This would have ordinarily been much bigger news, but the explosion at a fertilizer plant in West, Texas was overshadowed by Boston.
The fertilizer plant explosion killed at least 14 and wounded over 200, according to NBC News.
Christine Pelisek, a reporter for The Daily Beast, interviewed local residents:
Was this the first warning of the Boston bombing?
From the Boston CBS affiliate, March 27 of this year:
Investigators are trying to find out who is making and setting off homemade bombs near a section of Route 53. Residents in that area have reported loud bangs and flashes of bright light.
On March 12, police found two unexploded bombs in a wooded area near Pine Street and Tower Hill Drive.
In 2002, PBS aired a documentary called The Commanding Heights: The Battle for the World Economy. The documentary traced how the forces of free-markets competed against central planning for most of the 20th century (it was like a sober version of those Keynes v. Hayek rap videos).
One notable section focused on the victory of the Labor Party in the British election of 1944. It’s a fascinating section where Labor candidates from the period talk openly about their plans to nationalize industries, institute central planning, and build a welfare state that proactively tramples on “the sacred notion of private property”.
The disadvantages of central planning control used to be a fiercely debated topic in political life. One game that captured the challenge of running a controlled economy was the Tropico series. I may have started reading Milton Friedman in high school, but it was Tropico that taught me why we don’t use wage controls.
Friend Andrew Coyne speaks up on behalf of Justin Trudeau's post-Boston Marathon remarks to Peter Mansbridge. Coyne: "I don’t say he offered much deep thinking on the subject: much else that came out of his mouth was vague, incoherent or both. But I didn’t hear much that was terribly objectionable, either."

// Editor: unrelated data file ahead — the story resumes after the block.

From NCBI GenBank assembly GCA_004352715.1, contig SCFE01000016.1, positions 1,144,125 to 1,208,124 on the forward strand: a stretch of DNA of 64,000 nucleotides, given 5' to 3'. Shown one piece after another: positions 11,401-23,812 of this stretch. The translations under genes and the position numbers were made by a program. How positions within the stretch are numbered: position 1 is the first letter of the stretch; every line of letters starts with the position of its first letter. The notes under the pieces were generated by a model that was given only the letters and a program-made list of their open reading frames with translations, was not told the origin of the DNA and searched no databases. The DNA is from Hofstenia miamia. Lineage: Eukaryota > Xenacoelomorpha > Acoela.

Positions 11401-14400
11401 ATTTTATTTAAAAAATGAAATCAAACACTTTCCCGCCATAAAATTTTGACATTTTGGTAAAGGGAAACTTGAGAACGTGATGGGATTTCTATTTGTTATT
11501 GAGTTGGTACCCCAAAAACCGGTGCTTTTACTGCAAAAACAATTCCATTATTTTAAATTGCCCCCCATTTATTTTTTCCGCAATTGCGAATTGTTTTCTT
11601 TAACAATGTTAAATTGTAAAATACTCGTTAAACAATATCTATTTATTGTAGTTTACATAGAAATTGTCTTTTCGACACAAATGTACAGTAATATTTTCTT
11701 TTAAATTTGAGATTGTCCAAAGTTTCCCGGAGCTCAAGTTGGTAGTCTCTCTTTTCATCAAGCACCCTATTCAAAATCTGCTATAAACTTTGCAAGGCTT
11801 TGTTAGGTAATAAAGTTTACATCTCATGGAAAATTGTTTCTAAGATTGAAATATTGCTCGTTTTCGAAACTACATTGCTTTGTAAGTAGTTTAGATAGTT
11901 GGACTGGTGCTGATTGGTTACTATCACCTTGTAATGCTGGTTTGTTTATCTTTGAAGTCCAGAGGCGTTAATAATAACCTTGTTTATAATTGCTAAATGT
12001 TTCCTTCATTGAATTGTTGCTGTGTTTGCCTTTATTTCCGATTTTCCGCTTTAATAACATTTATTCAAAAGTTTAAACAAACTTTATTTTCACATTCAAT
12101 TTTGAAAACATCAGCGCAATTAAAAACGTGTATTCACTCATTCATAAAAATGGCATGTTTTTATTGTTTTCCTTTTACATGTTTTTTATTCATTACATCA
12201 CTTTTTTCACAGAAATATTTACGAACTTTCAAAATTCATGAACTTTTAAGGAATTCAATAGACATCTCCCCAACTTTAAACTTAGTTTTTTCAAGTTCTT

OK, let's review why these remarks resonated so badly.
1) Remember, Trudeau was interviewed bare hours after the bombing. As he himself acknowledged: "Now we don't know now whether it was, you know, terrorism or a single crazy or, you know, a domestic issue or a foreign issue, I mean, all of those questions."
If accurate, this Tumblr account by a Boston writer named Alyssa Lindley may be our most vivid description to date of the background that produced the Boston bombers - and much more realistic than the media chatter about "honors students" and Olympic athletic potential.
Lindley went to the Tsarnaev home to get facial treatments from the bombers' mother, a cosmetologist. Things began to get weird when the mother started putting on a burka before stepping out of the house to put a parking pass on Lindley's car.
[S]he had become increasingly religious while I was in college. She often mentioned Allah, and the lessons of the Koran. “Allah will reward him,” she said once about my brother, when I told her that my brother and mom were close, and that I thought my brother would take care of my mom later in life.
My National Post column deals with the two big questions facing Toronto: a proposed casino, and whether to expand the city's airport.
The city of Toronto faces two hugely important decisions about its future — whether to build a new casino and expand the island airport in the heart of the city. I’d vote “nay” on the first and “aye” on the second.
Richard Florida has argued the case against the casino powerfully in the Huffington Post: “Virtually every serious study that has ever been done of the economic impacts of casinos shows that their costs far exceed their benefits and that they are a poor use of precious downtown land. A downtown casino will tear holes in Toronto’s urban fabric, create more costs than benefits, and as surely as if it’s holding up a giant sign, will send the message that Toronto is on the wrong track.”
I’d add another objection: Casinos have a bad way of introducing corruption into city government. Casinos are to cities as oil is to national governments: a windfall of cash that voters pay less attention to than other sources of government revenue. As Detroit learned the hard way, casinos can lead to unfavourable outcomes. According to a March 22 report in the Detroit News: